Parkinson’s Awareness Month

by Lisa McPhee, Content Writer Open Arms | April 24, 2023

selective focus photo of red tulips

The month of April in Canada is most often associated with melting snow, the start of spring and the Easter Bunny. The Parkinson Association of Alberta aspires that April will also become largely recognized as Parkinson’s Disease Awareness Month. According to the month of April was chosen as Parkinson’s Disease Awareness Month because it is the birth month of the first physician to describe the disease in 1817, Dr. James Parkinson. Later, in April of 2005, at a summit in Luxembourg, the red tulip was unveiled as the global symbol of Parkinson’s Disease. In addition to the iconic red tulip, the silver ribbon is the most donned color for Parkinson’s Awareness.

The most prominent and influential advocate for Parkinson’s Disease is beloved Canadian actor and author Michael J. Fox. In 1991, at the age of 29, Fox was diagnosed with the disease. He did not disclose this information to the public until 1998. In late 2000, he established the Michael J. Fox Foundation for Parkinson’s Research. Today, it is considered the worlds largest non-profit funder of Parkinson’s drug development. It has contributed over 1 billion dollars to research programs to date. The Foundations goal is to systematically place their organization out of business by finding a cure for the disease. Michael J. Fox himself has been labelled by the New York Times as “the most credible voice on Parkinson’s research in the world.”

According to the Cleveland Clinic, Parkinson’s Disease is the second most common among age related degenerative brain diseases. If affects 1% of those over the age of 60 and can occur as early as the age of 20, but that is exceptional. It also occurs in men marginally more than women. It is most often caused by either genetics or exposures to toxins like pesticides. The disease itself attacks the basal ganglia in the brain and causes a major shift in the brain chemistry. The chemicals affected are termed as neurotransmitters, whose main function is to send signals to the muscle groups triggering them to move. The neurotransmitter chemical dopamine is principally diminished in those with Parkinson’s Disease. Dopamine is responsible for the fine tuning of movements; with this deficiency it causes the signature jerking movements perceived in those inflicted.

Early non-motor signs of the disease include loss of smell, drooling, GI problems including constipation, mask-like facial expressions, and sleep issues including restless leg syndrome. Common motor related signs include slowed movements, tremors when muscles are at rest, unstable posture or walking gait, rigidity or stiffness in joints, difficulty swallowing, and blinking less often.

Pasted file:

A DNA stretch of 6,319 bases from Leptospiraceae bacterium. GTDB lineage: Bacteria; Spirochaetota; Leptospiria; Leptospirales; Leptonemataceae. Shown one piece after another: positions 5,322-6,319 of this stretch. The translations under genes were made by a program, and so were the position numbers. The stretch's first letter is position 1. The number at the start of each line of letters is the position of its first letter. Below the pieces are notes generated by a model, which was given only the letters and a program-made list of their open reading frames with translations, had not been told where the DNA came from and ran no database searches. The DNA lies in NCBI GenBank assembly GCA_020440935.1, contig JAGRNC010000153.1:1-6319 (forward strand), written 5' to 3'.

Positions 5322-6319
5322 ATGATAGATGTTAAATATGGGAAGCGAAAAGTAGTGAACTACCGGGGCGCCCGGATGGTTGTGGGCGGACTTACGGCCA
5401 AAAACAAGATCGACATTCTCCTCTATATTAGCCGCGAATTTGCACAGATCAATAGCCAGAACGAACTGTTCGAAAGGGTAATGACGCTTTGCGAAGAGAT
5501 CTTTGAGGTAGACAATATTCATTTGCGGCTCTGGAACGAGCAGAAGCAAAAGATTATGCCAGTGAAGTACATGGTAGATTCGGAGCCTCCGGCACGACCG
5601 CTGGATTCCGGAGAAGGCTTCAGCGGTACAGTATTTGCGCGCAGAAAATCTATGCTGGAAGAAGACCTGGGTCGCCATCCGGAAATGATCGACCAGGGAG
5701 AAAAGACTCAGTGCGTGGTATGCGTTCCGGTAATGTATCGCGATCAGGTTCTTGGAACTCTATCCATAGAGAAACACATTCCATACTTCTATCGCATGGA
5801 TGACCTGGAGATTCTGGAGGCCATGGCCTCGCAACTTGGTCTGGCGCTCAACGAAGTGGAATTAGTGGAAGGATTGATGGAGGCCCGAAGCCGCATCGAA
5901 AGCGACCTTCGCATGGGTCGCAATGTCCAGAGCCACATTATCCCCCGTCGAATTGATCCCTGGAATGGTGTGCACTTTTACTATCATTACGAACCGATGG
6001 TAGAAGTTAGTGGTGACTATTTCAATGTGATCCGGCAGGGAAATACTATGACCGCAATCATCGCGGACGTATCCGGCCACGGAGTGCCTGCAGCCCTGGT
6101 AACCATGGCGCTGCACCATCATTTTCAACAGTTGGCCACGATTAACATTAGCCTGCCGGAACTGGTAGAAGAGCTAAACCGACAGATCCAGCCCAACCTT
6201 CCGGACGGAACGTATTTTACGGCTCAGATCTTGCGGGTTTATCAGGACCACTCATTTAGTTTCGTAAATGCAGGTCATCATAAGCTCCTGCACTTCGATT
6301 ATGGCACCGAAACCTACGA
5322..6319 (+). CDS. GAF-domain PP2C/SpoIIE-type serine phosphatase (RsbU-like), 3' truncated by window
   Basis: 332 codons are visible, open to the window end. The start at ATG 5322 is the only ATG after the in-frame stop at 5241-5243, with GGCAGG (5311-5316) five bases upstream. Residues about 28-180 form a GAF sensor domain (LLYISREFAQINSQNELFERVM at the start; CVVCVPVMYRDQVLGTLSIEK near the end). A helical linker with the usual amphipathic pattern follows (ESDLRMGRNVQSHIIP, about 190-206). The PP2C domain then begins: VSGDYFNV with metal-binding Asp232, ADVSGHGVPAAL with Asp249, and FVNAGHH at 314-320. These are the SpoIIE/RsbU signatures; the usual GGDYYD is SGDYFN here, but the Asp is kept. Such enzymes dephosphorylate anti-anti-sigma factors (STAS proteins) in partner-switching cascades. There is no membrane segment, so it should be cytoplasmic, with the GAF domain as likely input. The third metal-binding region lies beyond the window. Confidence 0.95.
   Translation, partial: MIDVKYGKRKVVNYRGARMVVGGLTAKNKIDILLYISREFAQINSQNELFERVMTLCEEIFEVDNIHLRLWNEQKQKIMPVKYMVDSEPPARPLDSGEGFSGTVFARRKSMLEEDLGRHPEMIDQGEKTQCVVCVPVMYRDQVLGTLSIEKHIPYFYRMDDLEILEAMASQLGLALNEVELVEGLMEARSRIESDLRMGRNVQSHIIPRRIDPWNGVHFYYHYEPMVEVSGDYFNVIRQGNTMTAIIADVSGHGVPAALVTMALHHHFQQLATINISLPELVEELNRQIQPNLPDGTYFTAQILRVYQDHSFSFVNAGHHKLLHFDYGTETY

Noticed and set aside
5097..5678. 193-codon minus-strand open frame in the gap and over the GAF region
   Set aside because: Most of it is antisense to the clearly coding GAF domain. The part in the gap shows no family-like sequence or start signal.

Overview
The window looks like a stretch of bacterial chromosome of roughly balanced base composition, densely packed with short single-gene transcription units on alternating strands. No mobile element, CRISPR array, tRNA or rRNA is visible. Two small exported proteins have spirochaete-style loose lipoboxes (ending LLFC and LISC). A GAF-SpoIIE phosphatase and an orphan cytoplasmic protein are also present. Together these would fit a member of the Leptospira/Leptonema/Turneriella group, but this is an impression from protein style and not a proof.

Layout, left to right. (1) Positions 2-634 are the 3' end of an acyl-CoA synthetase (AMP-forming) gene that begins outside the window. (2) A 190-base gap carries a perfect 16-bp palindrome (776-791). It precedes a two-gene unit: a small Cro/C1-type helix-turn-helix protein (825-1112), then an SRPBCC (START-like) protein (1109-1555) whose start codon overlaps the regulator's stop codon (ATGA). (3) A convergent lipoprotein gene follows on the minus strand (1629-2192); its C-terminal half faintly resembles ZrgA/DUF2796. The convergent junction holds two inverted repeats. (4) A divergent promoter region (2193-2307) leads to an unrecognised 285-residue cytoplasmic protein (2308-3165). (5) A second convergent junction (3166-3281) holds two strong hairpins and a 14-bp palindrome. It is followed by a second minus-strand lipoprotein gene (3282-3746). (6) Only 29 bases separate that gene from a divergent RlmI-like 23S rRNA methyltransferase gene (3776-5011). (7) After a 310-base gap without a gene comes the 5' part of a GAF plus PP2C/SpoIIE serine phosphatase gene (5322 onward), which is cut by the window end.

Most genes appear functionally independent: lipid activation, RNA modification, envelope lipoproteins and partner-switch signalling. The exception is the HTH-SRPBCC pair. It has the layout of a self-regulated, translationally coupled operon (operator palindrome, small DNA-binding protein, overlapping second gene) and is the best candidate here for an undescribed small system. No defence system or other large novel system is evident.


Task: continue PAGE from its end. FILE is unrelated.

Currently, the disease is life-long and incurable. Specific symptoms are often treated with medications. Secondary treatments include deep brain stimulation and utilizes a brain implant that delivers a mild electrical current.

For the remainder of April there is a donation event for the Parkinson Association of Alberta that will have a “double impact!” Up to $20,000 of the donations made in April will be matched dollar for dollar by a community donor.

Although the month is almost over, Albertans still have ways to show support to those who are living with Parkinson’s Disease. The following events are ongoing:

  1. Blind Enthusiasm Pints for Parkinson’s – For the month of April, our friends at Blind Enthusiasm are donating back to spread awareness for Parkinson Awareness month! They are donating a $1/pint & $.50/half pint from all sales for the Month of April.
  2. Karma class at Yoga Santosha – For the entire month of April. Visit Yoga Santosha’s website for more information.
  3. Theoretically Brewing Co. Pints for Parkinson’s Available for the entire month of April.
  4. Cupcakes for a Cause in Red Deer  – For the entire month of April, make an order and have your cupcakes give back to the Parkinson community. Email Today!
  5. The Zone film screening Calgary Saturday April 29, 2023 12 pm – 3 pm Please visit the link above or contact the Parkinson’s Association of Alberta at 1-800-561-1911 or email for more information on this event.


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